The mission of the organization is twofold:
- To advance the ministry of the lay intellectual in the Church by providing training, resources, the development of best practices, and identifying optimal areas of teaching, intellectual inquiry and engagement.
- To enhance parish and community life by facilitating and supporting local learning programs.
We embrace the following as core values that guide and motivate our work:
- We approach learning as a community and communal experience
- We seek to equip the lay intellectual with the tools needed to study and teach as an act of worship
- We seek to create intellectually and spiritually fertile spaces in which to learn, collaborative, nurturing, welcoming to all levels of education, and free of judgmental attitudes, but still offering intellectual and spiritual challenge.
- We reject the idea of dialogue and discussion as a competition or metaphorical combat.
- We avow that good learning, like good spirituality, serves the secular realm, i.e., any subject or activity that touches upon the health, happiness, and dignity of human life.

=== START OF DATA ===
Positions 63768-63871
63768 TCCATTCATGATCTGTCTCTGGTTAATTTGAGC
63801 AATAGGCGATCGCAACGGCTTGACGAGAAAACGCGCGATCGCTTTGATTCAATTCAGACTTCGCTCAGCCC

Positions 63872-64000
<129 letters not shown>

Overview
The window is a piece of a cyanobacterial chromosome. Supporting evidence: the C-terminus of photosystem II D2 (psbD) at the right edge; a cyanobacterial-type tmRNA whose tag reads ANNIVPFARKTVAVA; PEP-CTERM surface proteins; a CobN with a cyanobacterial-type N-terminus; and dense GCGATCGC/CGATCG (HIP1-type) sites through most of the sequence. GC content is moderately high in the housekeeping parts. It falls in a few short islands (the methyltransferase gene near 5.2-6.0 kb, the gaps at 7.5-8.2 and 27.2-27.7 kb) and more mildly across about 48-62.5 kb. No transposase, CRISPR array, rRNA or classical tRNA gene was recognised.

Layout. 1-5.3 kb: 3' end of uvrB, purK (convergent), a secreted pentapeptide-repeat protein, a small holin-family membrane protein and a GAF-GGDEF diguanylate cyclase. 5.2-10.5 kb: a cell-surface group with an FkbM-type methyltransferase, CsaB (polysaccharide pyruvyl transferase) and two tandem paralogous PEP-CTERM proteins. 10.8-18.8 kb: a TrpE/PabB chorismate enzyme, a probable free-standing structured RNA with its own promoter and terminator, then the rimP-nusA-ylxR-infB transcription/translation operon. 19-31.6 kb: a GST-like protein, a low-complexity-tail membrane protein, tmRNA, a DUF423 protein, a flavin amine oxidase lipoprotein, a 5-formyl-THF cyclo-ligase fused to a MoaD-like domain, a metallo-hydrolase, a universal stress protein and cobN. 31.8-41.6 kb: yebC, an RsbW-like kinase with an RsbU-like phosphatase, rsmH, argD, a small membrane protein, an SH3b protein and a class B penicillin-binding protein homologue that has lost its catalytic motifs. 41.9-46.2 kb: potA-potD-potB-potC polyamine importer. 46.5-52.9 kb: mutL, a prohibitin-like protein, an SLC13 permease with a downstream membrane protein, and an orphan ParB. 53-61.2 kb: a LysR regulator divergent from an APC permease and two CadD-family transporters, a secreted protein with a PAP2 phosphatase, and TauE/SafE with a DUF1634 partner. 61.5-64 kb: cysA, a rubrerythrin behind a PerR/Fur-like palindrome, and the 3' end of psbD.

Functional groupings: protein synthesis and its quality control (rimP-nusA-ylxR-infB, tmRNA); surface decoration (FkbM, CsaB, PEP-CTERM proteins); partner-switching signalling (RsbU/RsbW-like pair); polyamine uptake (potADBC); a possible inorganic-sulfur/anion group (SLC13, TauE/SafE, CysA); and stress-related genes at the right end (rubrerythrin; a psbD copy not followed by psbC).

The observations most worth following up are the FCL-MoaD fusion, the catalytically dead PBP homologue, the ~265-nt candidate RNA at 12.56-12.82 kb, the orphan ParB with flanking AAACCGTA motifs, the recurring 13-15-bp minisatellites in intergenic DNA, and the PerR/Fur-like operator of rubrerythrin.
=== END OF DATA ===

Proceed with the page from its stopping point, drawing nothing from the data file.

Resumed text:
- We value both science and humanities as tools of learning. We promote the development of research, investigation, and analysis that draws upon the strengths of both.
- We believe that the result of learning should be a more informed, alert, compassionate, intellectually rich, and vibrant parish and community.
Activity: What We Do
The Institute, its mission, and values grows out of several observed phenomena:
- Disengagement of church members from the Church as a means to dealing with the “big questions.”
- Growing and deepening anti-intellectualism throughout society
- Distrust and disenchantment with other institutions of learning such as academia, news media, expertise generally, and science
- Increasing rift between science and religion, and science and the humanities
There is a growing sense that the church, speaking generically, has lost the ability to engage with people who are seeking, thinking, trying to grapple with metaphysical and spiritual issues that go beyond standard church fare. There is also a perception that the church has lost the ability to speak to the challenges we face, such as economic upheaval, environmental degradation, growing fundamentalism, political instability, and so on. The very positive reception worldwide to Pope Francis I and his encyclical Laudato Si on global warming strongly suggests that there is a place and a need for religious voices that can meaningfully address these and related issues.